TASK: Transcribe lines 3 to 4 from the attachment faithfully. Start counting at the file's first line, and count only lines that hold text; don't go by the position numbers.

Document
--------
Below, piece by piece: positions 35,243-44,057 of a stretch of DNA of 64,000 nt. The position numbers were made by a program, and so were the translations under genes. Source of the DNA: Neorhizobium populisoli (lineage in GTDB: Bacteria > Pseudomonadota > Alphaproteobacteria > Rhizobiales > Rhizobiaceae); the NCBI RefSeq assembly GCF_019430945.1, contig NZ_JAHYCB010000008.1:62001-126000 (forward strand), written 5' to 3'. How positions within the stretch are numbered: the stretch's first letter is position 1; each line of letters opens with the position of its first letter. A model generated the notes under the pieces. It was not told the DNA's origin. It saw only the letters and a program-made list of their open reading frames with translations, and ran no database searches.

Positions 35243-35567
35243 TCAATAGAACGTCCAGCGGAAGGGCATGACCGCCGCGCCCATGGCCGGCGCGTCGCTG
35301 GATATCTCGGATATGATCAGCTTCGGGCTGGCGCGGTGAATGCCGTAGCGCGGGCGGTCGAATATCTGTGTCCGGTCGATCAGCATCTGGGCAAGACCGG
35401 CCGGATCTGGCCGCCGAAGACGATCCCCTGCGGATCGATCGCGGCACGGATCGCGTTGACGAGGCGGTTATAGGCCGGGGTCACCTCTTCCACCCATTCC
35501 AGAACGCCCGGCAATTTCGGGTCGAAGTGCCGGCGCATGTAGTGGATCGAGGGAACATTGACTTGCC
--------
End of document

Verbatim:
35243 TCAATAGAACGTCCAGCGGAAGGGCATGACCGCCGCGCCCATGGCCGGCGCGTCGCTG
35301 GATATCTCGGATATGATCAGCTTCGGGCTGGCGCGGTGAATGCCGTAGCGCGGGCGGTCGAATATCTGTGTCCGGTCGATCAGCATCTGGGCAAGACCGG